11%
Artistic, literary and media occupations
What do graduate employment figures really tell you?

English is one of the most popular degree subjects and in 2015, more than 11,000 students graduated with English degrees - although this does represent a fall from recent years. As good communication is so important to modern business, you can find English graduates in all parts of the economy, although obviously, you can't expect to get a job in science or engineering (computing is a different matter - it's not common but good language skills can be useful in the computing industry). There's little difference in outcomes between English language and English literature degrees, so don't worry and choose the one that suits you best. More English grads took another postgraduate course when they finished their degree than grads from any other subject - this is an important option. Teacher training was a common choice of second degree, as was further study of English, and journalism courses. But many English graduates changed course and trained in law, marketing or other languages -or even subjects further afield such as computing, psychology and even nursing. This is a very flexible degree which gives you a lot of options

What about your long term prospects?

Looking further ahead, below is a rough guide for what graduates went on to earn.

Modern history

The graph shows median earnings of graduates who achieved a degree in this subject area one, three and five years after graduating from here.

£19k

£19k

£24k

£24k

£27k

£27k

Note: this data only looks at employees (and not those who are self-employed or also studying) and covers a broad sample of graduates and the various paths they've taken, which might not always be a direct result of their degree.

English studies

The graph shows median earnings of graduates who achieved a degree in this subject area one, three and five years after graduating from here.

£22k

£22k

£25k

£25k

£29k

£29k

Note: this data only looks at employees (and not those who are self-employed or also studying) and covers a broad sample of graduates and the various paths they've taken, which might not always be a direct result of their degree.

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This is what the university has told Ucas about the criteria they expect applicants to satisfy; some may be compulsory, others may be preferable.

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This is the percentage of applicants to this course who received an offer last year, through Ucas.

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This is what the university has told Ucas about the course. Use it to get a quick idea about what makes it unique compared to similar courses, elsewhere.

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Course location and department:

This is what the university has told Ucas about the course. Use it to get a quick idea about what makes it unique compared to similar courses, elsewhere.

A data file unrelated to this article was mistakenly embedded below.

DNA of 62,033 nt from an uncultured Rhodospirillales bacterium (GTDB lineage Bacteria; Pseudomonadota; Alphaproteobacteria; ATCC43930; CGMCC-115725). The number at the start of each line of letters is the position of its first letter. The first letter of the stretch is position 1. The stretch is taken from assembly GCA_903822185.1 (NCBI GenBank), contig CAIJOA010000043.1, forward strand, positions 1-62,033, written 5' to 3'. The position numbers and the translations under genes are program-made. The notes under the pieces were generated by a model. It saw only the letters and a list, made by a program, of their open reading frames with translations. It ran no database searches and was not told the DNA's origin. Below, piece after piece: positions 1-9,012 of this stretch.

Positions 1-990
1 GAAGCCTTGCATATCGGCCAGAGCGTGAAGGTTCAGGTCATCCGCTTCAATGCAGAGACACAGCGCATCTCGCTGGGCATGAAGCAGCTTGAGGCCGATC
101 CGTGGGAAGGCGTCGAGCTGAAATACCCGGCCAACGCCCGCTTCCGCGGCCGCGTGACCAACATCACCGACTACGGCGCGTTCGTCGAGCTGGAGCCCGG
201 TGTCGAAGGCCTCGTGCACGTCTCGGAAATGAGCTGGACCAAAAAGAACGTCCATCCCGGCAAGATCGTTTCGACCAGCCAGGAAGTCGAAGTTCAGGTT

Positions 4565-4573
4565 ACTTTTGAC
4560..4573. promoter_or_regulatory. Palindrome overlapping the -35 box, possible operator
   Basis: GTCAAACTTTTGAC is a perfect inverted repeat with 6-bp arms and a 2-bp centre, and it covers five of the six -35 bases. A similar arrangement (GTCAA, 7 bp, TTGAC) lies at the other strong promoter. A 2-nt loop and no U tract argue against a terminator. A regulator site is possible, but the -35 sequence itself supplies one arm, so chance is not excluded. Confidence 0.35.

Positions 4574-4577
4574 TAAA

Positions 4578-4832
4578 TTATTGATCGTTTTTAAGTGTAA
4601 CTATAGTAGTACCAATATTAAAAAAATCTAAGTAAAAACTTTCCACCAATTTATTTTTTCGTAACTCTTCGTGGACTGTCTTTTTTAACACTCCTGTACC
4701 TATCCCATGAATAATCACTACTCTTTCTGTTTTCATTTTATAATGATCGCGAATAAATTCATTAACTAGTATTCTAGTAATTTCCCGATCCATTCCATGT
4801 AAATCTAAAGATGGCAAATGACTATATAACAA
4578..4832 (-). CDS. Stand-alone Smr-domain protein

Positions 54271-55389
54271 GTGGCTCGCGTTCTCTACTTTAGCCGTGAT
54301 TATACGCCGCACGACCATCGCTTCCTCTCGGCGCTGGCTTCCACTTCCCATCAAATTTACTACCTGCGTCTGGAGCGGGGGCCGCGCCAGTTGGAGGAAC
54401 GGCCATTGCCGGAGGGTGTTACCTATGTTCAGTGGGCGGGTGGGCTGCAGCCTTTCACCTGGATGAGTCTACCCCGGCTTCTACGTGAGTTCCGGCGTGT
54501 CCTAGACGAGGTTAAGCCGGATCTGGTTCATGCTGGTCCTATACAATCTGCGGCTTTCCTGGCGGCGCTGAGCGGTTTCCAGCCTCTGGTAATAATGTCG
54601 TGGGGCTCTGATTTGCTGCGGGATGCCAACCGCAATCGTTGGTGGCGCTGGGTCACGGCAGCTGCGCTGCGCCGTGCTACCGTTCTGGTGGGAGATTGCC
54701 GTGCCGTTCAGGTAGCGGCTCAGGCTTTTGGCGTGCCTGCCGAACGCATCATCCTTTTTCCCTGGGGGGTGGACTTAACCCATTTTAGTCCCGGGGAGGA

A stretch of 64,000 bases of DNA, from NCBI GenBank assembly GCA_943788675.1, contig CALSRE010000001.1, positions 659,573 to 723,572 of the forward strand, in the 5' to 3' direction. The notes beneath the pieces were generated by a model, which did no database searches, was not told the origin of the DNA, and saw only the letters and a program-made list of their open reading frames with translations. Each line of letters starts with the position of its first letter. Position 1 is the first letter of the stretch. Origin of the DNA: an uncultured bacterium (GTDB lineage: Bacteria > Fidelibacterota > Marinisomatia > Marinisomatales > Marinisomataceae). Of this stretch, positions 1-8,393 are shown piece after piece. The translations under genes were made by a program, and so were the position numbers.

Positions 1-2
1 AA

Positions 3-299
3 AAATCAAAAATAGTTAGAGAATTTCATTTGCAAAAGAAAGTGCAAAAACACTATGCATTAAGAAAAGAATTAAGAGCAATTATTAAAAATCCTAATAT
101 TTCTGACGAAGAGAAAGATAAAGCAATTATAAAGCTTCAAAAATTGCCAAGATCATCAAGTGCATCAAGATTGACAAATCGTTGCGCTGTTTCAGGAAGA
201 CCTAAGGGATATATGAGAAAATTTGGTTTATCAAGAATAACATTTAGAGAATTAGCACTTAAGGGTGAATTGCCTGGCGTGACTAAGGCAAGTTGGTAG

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Teaching Excellence Framework (TEF):

We've received this information from the Department for Education, via Ucas. This is how the university as a whole has been rated for its quality of teaching: gold silver or bronze. Note, not all universities have taken part in the TEF.

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This information comes from the National Student Survey, an annual student survey of final-year students. You can use this to see how satisfied students studying this subject area at this university, are (not the individual course).

We calculate a mean rating of all responses to indicate whether this is high, medium or low compared to the same subject area at other universities.

Have a question about this info? Learn more here

This information is from the Higher Education Statistics Agency (HESA).

You can use this to get an idea of who you might share a lecture with and how they progressed in this subject, here. It's also worth comparing typical A-level subjects and grades students achieved with the current course entry requirements; similarities or differences here could indicate how flexible (or not) a university might be.

Have a question about this info? Learn more here

Post-six month graduation stats:

This is from the Destinations of Leavers from Higher Education Survey, based on responses from graduates who studied the same subject area here.

It offers a snapshot of what grads went on to do six months later, what they were earning on average, and whether they felt their degree helped them obtain a 'graduate role'. We calculate a mean rating to indicate if this is high, medium or low compared to other universities.

Have a question about this info? Learn more here

Graduate field commentary:

The Higher Education Careers Services Unit have provided some further context for all graduates in this subject area, including details that numbers alone might not show

Have a question about this info? Learn more here

The Longitudinal Educational Outcomes dataset combines HRMC earnings data with student records from the Higher Education Statistics Agency.

While there are lots of factors at play when it comes to your future earnings, use this as a rough timeline of what graduates in this subject area were earning on average one, three and five years later. Can you see a steady increase in salary, or did grads need some experience under their belt before seeing a nice bump up in their pay packet?

Have a question about this info? Learn more here